CORRUPTION in India is now a major concern for all patriotic citizens because of scams galore such as Satyam, IPL, CWG, and 2G Spectrum etc, etc. By all objective criteria, India today has by far one of the most corrupt governance. It is fuelled by greed and single-minded adherence to materialism.
Corruption generally is any inducement, or bribe, to do or not to do anything that the bribe giver wants from the bribe taker who otherwise will not do or will do. By this broad definition even dowry payments is corruption. We are, however, concerned here with misuse of public office for private gain either for oneself, family or friend. This represents a governance failure and hence of primary national concern.
Corruption is, therefore, inherently bad for the efficient functioning of any economic system. It blurs the incentive to perform and discourages relying on merit as a means to success.
It is prosecutable in India under the Prevention of Corruption Act which was re-casted in 1988, or Money Laundering (Prevention) Act, which any citizen can set into motion subject to some safeguards such as Sanction. A more drastic law sought by the civil society at large, to be known Lok Pal Act obviates the requirement of Sanction, and institutes an independent prosecutor who can order a CBI inquiry without government permission.
Corruption under the case laws of the Supreme Court is also sue-able such as under the Doctrine of Public Trust, for malfeasance in office.Hence, attach or confiscate the properties public officials once they are convicted of the crime.
However, India although is a signatory to the UN Convention Against Corrupt adopted by the General Assembly in October 2003, it has not yet ratified the Convention. The Convention, however, came into force on December 14, 2005 when the 38 countries ratified it. Its asset recovery provision is very appealing, and yet the Indian government is not yet moved to ratify the Convention. Switzerland was, therefore, compelled to enact a law called Restitution of Illicit Assets Act(2010) especially of “Politically Exposed Persons”. It was by this Act that Egypt’s Mubarak’s and Libya’s Gaddafi’s accounts in Swiss Banks were frozen.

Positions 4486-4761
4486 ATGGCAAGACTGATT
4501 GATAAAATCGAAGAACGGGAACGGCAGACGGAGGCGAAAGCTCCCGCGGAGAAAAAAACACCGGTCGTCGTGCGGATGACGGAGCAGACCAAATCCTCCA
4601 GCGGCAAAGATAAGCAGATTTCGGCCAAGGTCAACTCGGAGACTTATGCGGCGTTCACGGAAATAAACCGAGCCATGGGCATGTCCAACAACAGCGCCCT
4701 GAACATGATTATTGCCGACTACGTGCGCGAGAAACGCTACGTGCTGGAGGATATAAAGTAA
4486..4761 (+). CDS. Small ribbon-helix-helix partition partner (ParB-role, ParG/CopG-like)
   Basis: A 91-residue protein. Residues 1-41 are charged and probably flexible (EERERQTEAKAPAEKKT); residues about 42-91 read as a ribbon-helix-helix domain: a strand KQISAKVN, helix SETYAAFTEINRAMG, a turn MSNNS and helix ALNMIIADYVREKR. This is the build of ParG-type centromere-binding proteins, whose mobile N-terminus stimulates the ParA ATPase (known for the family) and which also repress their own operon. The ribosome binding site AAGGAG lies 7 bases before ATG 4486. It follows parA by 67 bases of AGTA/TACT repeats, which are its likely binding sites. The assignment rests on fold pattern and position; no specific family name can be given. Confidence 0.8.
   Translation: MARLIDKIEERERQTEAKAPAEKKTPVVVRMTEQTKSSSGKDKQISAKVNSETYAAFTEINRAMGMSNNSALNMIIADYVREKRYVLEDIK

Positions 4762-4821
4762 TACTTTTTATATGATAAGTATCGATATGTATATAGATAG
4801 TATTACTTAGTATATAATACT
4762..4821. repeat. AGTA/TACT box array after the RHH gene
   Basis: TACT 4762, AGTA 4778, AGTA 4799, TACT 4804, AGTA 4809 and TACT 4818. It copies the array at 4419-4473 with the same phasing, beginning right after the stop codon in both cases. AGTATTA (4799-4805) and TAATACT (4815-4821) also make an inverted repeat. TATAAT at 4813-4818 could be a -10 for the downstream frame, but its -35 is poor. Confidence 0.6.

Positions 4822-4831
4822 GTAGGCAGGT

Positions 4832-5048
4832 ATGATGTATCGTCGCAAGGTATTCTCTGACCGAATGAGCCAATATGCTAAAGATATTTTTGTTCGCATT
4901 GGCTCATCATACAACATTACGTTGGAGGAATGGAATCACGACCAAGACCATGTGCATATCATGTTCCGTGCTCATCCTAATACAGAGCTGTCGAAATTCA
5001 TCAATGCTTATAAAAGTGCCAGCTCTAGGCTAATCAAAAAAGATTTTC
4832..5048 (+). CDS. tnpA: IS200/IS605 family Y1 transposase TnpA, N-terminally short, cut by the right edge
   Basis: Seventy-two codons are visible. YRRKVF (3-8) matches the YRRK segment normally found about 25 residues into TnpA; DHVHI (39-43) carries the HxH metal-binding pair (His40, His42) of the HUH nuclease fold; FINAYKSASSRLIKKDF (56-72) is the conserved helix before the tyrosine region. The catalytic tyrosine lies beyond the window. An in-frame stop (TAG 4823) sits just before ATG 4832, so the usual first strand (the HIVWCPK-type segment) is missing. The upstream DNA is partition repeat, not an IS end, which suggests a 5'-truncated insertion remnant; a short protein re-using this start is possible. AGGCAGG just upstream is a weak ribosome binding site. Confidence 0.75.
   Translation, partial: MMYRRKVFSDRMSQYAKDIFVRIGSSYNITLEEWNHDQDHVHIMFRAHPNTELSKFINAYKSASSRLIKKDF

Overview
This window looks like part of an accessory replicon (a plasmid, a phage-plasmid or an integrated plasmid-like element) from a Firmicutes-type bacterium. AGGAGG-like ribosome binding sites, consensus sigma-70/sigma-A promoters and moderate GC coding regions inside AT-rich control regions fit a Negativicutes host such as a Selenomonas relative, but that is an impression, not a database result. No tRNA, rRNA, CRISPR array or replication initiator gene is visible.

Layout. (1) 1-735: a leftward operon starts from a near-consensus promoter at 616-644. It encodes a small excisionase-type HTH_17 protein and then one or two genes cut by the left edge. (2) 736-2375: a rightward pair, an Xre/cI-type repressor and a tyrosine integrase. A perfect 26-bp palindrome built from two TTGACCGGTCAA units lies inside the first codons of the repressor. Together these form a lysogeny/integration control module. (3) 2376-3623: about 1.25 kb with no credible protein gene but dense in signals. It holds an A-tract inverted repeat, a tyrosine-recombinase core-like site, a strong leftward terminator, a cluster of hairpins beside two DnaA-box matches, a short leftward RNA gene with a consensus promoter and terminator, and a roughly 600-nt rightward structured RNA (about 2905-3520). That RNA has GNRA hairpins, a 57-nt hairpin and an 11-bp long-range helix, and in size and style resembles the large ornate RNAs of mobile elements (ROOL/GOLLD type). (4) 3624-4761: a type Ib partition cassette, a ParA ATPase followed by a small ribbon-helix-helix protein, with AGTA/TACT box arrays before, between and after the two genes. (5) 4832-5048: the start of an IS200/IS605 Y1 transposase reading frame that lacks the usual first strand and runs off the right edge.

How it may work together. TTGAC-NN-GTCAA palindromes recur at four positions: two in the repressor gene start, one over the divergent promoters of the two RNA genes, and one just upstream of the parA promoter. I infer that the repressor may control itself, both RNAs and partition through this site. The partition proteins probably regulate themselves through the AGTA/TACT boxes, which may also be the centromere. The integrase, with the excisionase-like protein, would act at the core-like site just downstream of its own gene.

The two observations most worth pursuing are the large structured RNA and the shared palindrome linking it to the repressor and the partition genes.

An international watchdog committee conducted a study on the illicit flight of money from India, perhaps the first ever attempt at shedding light on a subject steeped in secrecy, and concluded that India has been drained of $462 billion (over Rs 20 lakh crore) between 1948 and 2008. The amount is nearly 40 per cent of India’s gross domestic product.
One of the worst problems with corruption in India is the creation of “black money,” i.e., money that is used in such transactions which is neither taxed nor is spent openly. It travels to and from secret bank accounts abroad, or, worse, is used by the corrupt to indulge in gross luxurious consumption and bribery.
Black money also funds elections and there is no proper accounting. It tempts the receiver to stash and salt away part of the campaign funds. Since elections leads to political power of those thus funded and enriched, future governments become bribe-compliant and therefore protect the crooked.
This money enables politicians and business persons to carry cash around the world for pleasure, and sometimes even be caught with it. For example, on September 27, 2001, Rahul Gandhi and his live-in girlfriend were arrested by the FBI at Boston’s Logan airport with $ 160,000 in cash, for declaring it to the US Customs. US law requires cash at hand of more than $10,000 to be so declared. But he was let off after nine hours in FBI custody at the intervention of the then BJP- led government, which for some mysterious reason had played guardian to Ms Sonia Gandhi and her family throughout their tenure.
2 Impact of Corruption
Corruption impacts on economic development of a nation in five dimensions:
(1) Decisions taken for corrupt motive sub-optimises the allocation of scarce national resources and hence in the long run lowers the rate of growth in GDP. It also encourages buccaneers and robber barons to flourish instead of innovative entrepreneurs.